Ken Burns Says His New Jackie Robinson Documentary Is ‘About Black Lives Matter’

Brooklyn Dodgers’ Jackie Robinson safely steals home plate under the tag of New York Yankees catcher Yogi Berra in the eighth inning of the World Series opener at New York’s Yankee Stadium on Sept. 28, 1955. CREDIT: AP PHOTO/JOHN ROONEY, FILE
Brooklyn Dodgers’ Jackie Robinson safely steals home plate under the tag of New York Yankees catcher Yogi Berra in the eighth inning of the World Series opener at New York’s Yankee Stadium on Sept. 28, 1955. CREDIT: AP PHOTO/JOHN ROONEY, FILE

Acclaimed documentary filmmaker Ken Burns declared on Sunday that his upcoming two-part series on African American baseball legend Jackie Robinson will focus on the intersection of race and politics, saying “it’s about Black Lives Matter.”

Speaking to Mother Jones reporter Edwin Rios over the weekend, Burns explained that the biography, entitled Jackie Robinson, chronicles the baseball great’s struggles to overcome racial barriers and become the first professional black player in Major League Baseball. But while Robinson’s ability to triumph over adversity is well-documented, Burns said his take on the Brooklyn Dodgers star will deconstruct the “mythologized” version of him as a rule-abider, focusing instead on the broader spectrum of racial politics that he helped unsettle — one that has resonance in modern America.

It’s about driving while black. It’s about stop-and-frisk. It’s about integrated swimming pools. It’s about the Confederate flag. It’s about black churches that are torched by arsonists.

“We felt that once you’re free from the barnacles of that sentimentality, once you’ve liberated them from the mythology, then all of a sudden, what’s this film about? Well, it’s about Black Lives Matter,” Burns told Mother Jones. “They didn’t call it that back then. It’s about driving while black. It’s about stop-and-frisk. It’s about integrated swimming pools. It’s about the Confederate flag. It’s about black churches that are torched by arsonists. It’s about the Southern strategy, beginning in the 1960s in more fully, took the party of Lincoln, founded in 1844 with one principle, the abolition of slavery, and turned it into and detailed a pact with the devil that Jackie witnessed firsthand. That they would then, because of the civil rights bill, go after disaffected Southern whites who had normally voted Democratic and employ what we call generously the Southern strategy.”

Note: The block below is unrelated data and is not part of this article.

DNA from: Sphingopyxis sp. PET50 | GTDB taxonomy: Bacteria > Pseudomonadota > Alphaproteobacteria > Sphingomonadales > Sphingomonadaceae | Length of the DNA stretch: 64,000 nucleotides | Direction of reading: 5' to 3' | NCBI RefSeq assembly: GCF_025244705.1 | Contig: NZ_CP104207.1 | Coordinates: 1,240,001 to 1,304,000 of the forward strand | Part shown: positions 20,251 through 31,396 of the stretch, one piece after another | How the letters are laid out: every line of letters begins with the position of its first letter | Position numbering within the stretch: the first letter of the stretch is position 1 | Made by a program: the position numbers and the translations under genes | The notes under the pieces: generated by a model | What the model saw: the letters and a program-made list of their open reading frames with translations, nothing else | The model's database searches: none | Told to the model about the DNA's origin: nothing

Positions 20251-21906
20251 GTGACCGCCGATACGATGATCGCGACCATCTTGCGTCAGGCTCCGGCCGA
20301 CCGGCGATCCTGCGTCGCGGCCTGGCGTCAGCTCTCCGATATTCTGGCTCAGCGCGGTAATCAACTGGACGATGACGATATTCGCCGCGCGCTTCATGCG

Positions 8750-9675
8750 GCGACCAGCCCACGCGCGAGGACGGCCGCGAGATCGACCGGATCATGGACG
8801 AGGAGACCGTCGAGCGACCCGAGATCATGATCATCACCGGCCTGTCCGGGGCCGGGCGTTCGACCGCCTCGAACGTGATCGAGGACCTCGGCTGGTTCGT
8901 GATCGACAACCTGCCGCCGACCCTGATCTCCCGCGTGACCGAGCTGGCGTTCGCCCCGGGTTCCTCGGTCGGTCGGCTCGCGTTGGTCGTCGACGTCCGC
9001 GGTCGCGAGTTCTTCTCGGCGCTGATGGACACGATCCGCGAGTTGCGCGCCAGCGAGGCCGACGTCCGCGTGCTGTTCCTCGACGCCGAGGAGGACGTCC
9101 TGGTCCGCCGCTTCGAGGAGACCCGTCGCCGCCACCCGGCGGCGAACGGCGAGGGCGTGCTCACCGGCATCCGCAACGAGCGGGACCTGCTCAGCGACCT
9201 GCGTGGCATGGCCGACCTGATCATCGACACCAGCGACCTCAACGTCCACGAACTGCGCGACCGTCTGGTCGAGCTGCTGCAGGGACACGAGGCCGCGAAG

Burns also noted that the popularized image of Robinson as a squeaky clean hero obscures the the second baseman’s fierce determination as a player and a de facto advocate for racial equality.

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“You get rid of this sentimental nostalgia about Jackie, that he’s the ‘good Negro’ who turned the other cheek and behaved the way a Negro is supposed to at that time, and understand the fiery, competitive kid who’s unwilling to accept second-class status — and how he carried that throughout his professional life and into his post-baseball life until the very end,” Burns said. “It’s an existential story about not just talking the talk, but walking the walk. We begin to realize how important Jackie is. He is obviously the most important person in the history of baseball, and I would suggest in American sports. But the story goes way beyond that.”

The documentary is Burns’ third on the topic of America’s pastime, beginning with the critically acclaimed and aptly titled Baseball, which was published in 1994 and later updated with an expansion entitled 10th Inning in 2010. It’s also the second time he has chronicled the story of a famous African American athlete, his first being a 220-minute epic biography of Jack Johnson, the first African American Heavyweight Boxing Champion of the World.

In addition, Burns, a longtime Democrat, has created several documentaries chronicling the lives of historical politicians, such as Thomas Jefferson, Theodore Roosevelt, and Franklin D. Roosevelt. But he has also used his filmmaking talents to impact contemporary politics: He produced a video for Ted Kennedy’s speech to the Democratic National Committee in 2008, and created another short video for Kennedy’s funeral after he died the following year. He also endorsed Barack Obama for president in 2007, comparing him to Abraham Lincoln.

Jackie Robinson premieres Monday, April 11, at 9:00p.m. ET on PBS. It runs until April 12.